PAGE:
The independent resource on global security

Introduction. International security, armaments and disarmament


I. Assessing the past year

II. SIPRI Yearbook 2011: overview, themes and key findings

III. Implications and looking ahead


Read the full introduction [PDF].


The research and findings in SIPRI Yearbook 2011 highlight three important security-related themes that have stood out in recent years: intensifying non-state influence; the emergence of global and regional powers; and increasing institutional inefficiency, uncertainty and weakness.


The security governance system—the institutions, agreements and processes intended to manage the challenges of global and regional security, armaments and disarmament—is under mounting pressure from within and outside. Many organizations that promote peace and security find it increasingly difficult to generate the political will and financial resources that are required to meet their mandates or to establish needed governance mechanisms.


World security is becoming more dynamic, complex and transnational, with intensified and increasing flows of information, people, capital and goods. States continue to be the dominant security actors, but SIPRI Yearbook 2011 underscores the growing importance of non- and quasi-state actors in shaping the global and regional security scene. While non-state actors could contribute more to peaceable outcomes, some have had a debilitating effect on peace and security. An important step forward would be partnerships and other forms of cooperation with non-state actors, although such steps are difficult to realize.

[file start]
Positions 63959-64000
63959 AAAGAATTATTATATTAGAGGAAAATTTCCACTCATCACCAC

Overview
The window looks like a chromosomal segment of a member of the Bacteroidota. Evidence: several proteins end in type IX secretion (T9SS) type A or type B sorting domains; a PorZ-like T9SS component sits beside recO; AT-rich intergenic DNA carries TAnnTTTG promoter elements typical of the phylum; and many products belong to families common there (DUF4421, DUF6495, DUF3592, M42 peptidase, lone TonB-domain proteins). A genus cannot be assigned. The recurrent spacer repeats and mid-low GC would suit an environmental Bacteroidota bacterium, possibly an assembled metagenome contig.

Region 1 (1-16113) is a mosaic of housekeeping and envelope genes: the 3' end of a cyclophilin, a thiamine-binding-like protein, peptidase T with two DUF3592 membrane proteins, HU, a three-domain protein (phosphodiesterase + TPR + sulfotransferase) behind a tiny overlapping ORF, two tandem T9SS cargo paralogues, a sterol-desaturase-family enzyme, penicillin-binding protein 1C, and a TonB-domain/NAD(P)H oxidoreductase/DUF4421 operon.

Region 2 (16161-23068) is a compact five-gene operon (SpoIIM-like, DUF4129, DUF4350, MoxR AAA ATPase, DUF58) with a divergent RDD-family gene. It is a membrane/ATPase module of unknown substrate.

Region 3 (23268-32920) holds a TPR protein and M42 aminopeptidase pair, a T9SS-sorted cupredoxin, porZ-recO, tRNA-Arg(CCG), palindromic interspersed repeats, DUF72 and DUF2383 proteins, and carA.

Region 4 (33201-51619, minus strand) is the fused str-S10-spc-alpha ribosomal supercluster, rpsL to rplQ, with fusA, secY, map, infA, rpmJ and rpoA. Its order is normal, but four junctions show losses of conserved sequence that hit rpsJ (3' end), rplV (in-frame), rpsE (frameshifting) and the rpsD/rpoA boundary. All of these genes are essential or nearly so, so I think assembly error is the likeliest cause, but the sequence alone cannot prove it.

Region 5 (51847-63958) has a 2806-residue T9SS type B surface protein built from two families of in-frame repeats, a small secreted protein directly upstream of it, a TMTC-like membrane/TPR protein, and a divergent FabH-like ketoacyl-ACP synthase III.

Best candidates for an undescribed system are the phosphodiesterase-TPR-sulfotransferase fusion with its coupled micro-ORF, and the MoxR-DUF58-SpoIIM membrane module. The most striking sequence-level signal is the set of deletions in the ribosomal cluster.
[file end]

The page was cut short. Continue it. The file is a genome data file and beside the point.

Powers that previously took the lead to bolster security governance at global and regional levels are less able to do so and have been weakened by the global financial crisis. While commentators on the international security situation frequently remark on the continued expansion of the role and impact of ‘new powers’ at global and regional levels, SIPRI Yearbook 2011 provides a factual and analytical basis to inform those discussions and looks ahead to the implications. The global and regional security governance institutions need to accelerate the equitable integration of these powers. Such steps could include an expansion in the permanent membership of the UN Security Council and a more active security-related role for the Group of 20 (G20) major economies.


In light of these challenges, the world is likely to face a difficult period of growing uncertainty and fragility, and a diffusion of risks and threats. SIPRI and the SIPRI Yearbook will continue to diligently observe and analyse these and other developments related to international security, armaments and disarmament.



Dr Bates Gill (United States) is Director of SIPRI.